Further Additional Science - Physics - Exchange systems in plants

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Exchange system in plants

Like all living organisms, plants must exchange materials with their environment. These exchanges include absorbing water and minerals from the soil and absorbing carbon dioxide from the air for photosynthesis. Therefore plants have specialised exchange surfaces which maximise the efficiency of these exchanges.

Exchanges in the roots

The role of the roots is to absorb water from the soil by osmosis and dissolve mineral ions from the soil by active transport.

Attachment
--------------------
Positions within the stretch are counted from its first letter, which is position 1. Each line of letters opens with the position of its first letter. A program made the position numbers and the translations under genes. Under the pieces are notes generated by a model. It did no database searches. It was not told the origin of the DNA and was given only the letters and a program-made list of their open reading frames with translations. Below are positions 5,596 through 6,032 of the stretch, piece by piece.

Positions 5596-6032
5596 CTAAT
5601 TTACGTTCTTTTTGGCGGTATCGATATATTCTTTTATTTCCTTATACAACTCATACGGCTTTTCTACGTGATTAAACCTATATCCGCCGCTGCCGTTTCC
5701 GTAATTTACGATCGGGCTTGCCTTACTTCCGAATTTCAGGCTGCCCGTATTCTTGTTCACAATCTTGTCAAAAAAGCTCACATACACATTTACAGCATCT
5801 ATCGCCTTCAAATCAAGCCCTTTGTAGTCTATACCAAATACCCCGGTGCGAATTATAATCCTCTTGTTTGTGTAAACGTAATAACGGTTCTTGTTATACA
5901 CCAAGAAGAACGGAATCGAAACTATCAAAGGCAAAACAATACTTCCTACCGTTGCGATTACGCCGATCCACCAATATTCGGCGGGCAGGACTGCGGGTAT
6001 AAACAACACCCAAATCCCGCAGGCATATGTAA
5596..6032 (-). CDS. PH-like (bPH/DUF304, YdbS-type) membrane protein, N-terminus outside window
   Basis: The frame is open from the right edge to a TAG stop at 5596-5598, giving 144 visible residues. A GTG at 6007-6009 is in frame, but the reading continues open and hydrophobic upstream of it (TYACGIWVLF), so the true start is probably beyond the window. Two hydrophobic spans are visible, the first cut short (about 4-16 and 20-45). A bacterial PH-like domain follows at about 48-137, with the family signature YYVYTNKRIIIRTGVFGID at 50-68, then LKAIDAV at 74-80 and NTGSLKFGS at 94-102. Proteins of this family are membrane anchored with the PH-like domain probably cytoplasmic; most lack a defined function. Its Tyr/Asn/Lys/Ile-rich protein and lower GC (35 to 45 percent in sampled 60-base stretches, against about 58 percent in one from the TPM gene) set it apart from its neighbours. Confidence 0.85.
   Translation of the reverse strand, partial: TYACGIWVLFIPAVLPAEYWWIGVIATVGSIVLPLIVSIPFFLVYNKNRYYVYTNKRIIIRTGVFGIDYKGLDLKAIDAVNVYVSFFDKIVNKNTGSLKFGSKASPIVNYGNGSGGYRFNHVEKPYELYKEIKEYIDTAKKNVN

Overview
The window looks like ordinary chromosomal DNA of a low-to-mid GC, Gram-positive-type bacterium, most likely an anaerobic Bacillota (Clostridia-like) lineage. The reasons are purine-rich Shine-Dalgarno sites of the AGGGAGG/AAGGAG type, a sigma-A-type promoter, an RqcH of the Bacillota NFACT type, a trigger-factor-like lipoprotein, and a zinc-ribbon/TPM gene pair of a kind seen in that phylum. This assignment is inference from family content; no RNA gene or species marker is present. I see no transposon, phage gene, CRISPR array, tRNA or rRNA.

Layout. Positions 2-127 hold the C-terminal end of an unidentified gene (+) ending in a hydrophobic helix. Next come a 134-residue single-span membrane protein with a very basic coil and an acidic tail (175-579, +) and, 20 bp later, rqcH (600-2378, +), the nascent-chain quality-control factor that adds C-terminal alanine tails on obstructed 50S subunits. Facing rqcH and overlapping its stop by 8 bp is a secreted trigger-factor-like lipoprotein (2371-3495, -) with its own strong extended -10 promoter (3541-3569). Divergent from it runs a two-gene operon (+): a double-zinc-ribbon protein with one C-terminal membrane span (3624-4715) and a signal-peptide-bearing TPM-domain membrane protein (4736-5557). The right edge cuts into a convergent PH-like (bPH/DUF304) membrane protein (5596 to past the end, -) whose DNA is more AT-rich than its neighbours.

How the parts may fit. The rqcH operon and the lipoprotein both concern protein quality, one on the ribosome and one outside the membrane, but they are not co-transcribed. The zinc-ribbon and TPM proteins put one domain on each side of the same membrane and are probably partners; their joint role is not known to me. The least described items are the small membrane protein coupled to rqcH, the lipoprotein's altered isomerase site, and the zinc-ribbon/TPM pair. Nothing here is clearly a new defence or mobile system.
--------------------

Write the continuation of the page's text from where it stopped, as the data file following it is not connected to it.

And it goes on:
The mineral ions are transported around the plant where they serve a variety of functions, whilst the water is transported to be used as a reactant in photosynthesis, as well as to cool the leaves by evaporation and support the leaves and shoots by keeping cells rigid.

To maximise the efficiency of absorption, roots have specialised cells called root hair cells which are found just behind the tip of the root.

Root hair cells have several adaptations:

  • the tube-like protrusion provides a greatersurface areaacross which water and mineral ions can be exchanged

  • the tube-like protrusion can penetrate between…


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